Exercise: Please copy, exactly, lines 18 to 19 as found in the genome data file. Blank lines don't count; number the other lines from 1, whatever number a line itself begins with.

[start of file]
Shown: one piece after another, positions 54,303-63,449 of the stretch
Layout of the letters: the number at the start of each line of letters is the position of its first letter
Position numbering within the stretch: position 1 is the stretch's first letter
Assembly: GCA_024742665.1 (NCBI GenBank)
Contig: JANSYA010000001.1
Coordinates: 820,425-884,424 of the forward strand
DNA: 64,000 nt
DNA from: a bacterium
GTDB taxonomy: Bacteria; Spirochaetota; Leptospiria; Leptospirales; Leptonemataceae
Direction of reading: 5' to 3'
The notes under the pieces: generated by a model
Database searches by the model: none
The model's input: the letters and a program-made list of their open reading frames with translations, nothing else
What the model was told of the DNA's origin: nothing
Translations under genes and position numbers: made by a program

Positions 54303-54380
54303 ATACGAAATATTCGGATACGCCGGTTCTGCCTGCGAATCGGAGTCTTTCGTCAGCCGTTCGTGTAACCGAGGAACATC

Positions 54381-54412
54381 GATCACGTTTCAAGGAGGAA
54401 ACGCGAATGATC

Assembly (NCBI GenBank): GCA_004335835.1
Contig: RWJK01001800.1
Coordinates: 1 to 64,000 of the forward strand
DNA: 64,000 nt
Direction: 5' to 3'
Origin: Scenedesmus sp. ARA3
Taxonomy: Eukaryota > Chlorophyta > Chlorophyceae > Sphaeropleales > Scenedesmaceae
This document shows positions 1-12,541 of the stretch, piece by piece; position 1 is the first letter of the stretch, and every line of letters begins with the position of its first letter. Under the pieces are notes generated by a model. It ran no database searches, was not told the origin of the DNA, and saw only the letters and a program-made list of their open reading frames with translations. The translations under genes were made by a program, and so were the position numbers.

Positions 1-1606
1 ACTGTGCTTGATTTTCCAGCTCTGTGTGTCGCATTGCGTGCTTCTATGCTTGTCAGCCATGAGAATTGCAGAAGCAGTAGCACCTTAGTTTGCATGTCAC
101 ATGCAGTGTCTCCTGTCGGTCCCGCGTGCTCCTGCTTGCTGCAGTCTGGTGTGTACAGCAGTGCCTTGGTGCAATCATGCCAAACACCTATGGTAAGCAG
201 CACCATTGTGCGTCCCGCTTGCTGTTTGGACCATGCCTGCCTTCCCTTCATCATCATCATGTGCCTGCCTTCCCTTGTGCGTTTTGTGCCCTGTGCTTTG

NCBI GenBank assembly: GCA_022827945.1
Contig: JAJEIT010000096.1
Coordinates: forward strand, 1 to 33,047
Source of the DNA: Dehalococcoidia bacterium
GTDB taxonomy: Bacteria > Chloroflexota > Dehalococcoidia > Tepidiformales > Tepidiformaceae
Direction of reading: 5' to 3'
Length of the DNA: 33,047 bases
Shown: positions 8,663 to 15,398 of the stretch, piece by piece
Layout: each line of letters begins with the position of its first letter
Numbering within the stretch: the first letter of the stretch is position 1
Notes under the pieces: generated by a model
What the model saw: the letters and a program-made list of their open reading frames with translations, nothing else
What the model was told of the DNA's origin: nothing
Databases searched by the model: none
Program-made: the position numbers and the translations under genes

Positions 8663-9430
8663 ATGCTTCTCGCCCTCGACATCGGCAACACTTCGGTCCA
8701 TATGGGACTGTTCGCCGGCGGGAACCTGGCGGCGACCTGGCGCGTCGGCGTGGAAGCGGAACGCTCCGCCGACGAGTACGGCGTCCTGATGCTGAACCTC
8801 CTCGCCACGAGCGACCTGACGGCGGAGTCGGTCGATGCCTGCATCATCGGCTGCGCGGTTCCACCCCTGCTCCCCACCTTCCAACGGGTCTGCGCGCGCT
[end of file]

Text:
Positions 54381-54412
54381 GATCACGTTTCAAGGAGGAA